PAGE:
Friday, November 2, 2012

Madison Baha'i woman testifies at International Tribunal for Iran at The Hague

One thing that can be said for Iranian courts in the early 1980s: They were efficient.
That was part of the message that Ruhi Jahanpour, a Montessori teacher who lives in Madison, took to the International Tribunal for Iran.
The tribunal convened an international people’s court held in The Hague in the Netherlands October 25 through 27, 2012.
Jahanpour was one of 17 witnesses, and the only Baha’i, invited to testify before the tribunal at The Hague. The court had also heard testimony in June in London from 70 people. The court was organized by families of the victims and a panel of renowned jurists and human rights lawyers from several countries to document the human rights abuses of the revolutionary Islamist government of Iran in the decade after the 1979 revolution.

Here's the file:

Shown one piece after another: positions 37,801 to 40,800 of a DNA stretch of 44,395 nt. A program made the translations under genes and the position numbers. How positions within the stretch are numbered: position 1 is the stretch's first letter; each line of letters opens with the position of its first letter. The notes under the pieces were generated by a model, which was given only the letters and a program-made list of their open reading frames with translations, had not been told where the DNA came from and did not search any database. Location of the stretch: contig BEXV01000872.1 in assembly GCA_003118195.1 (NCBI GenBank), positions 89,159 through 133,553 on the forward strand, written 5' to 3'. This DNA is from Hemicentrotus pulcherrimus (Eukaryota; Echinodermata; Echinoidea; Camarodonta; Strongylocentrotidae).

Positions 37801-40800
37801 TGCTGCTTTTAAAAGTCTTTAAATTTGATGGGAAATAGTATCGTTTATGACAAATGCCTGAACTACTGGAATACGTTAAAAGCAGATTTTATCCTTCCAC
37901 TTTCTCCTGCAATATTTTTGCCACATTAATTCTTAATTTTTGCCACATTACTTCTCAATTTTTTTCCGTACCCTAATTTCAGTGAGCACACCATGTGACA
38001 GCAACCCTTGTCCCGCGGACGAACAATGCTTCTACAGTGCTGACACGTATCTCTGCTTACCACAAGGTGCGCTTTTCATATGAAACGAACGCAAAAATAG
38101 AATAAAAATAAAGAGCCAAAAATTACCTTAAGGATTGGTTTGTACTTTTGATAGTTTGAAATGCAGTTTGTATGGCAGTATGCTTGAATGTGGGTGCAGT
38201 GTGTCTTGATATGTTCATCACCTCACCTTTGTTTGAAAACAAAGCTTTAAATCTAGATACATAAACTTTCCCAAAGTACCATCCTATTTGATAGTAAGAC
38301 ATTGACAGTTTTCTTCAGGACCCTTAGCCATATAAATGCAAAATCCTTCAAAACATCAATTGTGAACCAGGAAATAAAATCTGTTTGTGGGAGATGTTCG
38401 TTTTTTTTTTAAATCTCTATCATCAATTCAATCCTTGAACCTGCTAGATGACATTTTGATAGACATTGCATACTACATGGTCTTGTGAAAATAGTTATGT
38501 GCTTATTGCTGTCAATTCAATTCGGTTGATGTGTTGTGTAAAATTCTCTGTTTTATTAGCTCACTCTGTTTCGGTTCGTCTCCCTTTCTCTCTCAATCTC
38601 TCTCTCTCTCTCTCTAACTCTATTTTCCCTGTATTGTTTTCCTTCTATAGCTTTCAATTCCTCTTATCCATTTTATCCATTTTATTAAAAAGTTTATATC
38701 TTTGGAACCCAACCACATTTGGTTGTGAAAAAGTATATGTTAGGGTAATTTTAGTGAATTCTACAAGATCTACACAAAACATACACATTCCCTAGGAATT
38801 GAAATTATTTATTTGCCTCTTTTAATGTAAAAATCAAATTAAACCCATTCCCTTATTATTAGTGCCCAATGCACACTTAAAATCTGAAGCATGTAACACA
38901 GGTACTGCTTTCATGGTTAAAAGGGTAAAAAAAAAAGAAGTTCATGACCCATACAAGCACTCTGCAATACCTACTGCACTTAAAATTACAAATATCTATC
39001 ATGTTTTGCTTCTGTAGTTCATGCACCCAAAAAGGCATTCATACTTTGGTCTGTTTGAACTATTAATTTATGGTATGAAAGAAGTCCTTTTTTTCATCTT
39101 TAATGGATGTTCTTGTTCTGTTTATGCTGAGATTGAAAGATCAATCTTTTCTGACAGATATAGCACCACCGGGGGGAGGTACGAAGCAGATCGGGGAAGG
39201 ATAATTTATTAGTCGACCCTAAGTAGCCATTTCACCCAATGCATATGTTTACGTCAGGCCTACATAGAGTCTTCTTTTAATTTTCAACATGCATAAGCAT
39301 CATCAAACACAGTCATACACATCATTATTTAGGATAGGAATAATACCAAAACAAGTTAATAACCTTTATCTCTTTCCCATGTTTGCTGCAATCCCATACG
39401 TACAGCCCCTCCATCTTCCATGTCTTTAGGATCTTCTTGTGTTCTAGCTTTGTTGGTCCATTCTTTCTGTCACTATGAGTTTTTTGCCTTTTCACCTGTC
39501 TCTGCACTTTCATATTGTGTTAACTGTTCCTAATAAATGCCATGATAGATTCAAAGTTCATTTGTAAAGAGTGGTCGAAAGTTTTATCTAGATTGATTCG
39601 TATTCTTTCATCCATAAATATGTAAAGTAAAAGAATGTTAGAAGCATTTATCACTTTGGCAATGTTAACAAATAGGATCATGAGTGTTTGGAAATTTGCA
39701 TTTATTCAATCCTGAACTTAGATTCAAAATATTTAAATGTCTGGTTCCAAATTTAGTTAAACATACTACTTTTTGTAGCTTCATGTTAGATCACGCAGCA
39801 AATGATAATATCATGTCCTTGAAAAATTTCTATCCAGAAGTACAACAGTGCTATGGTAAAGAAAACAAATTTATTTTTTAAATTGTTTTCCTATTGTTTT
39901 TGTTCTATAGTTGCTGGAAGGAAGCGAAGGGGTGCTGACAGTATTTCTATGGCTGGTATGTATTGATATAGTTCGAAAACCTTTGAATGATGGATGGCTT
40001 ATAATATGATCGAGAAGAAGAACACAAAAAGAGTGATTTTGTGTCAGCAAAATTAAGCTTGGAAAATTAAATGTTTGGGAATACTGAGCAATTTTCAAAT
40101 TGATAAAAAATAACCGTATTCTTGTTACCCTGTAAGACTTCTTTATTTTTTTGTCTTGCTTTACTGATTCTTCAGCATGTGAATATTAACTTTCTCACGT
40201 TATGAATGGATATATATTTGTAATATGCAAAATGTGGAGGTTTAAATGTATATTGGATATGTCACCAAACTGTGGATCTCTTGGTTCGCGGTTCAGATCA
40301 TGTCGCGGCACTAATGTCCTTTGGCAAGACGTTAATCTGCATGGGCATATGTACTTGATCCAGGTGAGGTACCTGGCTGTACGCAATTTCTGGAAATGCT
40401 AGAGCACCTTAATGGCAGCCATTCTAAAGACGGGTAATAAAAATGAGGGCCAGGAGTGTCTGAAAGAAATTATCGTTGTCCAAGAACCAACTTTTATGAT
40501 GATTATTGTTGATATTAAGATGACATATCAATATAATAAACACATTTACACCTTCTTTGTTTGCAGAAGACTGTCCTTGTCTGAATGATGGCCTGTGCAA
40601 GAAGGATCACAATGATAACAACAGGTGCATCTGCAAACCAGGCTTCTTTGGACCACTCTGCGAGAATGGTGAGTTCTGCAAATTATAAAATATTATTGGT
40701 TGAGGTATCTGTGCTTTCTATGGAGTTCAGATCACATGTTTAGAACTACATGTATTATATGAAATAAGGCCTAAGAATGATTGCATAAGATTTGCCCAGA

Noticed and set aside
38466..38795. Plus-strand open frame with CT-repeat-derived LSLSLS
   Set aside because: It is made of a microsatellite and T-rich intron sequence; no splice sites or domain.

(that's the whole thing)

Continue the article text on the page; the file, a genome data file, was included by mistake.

An Iranian man now living in Europe who had traveled to witness the hearings stopped Jahanpour in the hallway of the courtroom after her testimony. He took her hand and, with tears in his eyes, begged her forgiveness.
Ruhi 4.jpg “They lied to us about Baha’is,” the man said, adding that he had been a member of the Hojjatiyeh, an Islamist religious group that is the most visible enemy of Baha’is in Iran. “For four years, I did everything I could to destroy your community. Please forgive me. I was wrong.” “That truly touched my heart,” Jahanpour said. “These people know they had been deceived all these years.”

Ruhi Jahanpour of Madison, Ala., stands with Payam Akhavan, professor of international law at McGill University, co-founder of the Iran Human Rights Documentation Centre, and chief prosecutor for the International Tribunal for Iran, outside the court complex used by the tribunal during its recent hearings held in The Hague in the Netherlands. (Courtesy of Ruhi Jahanpour)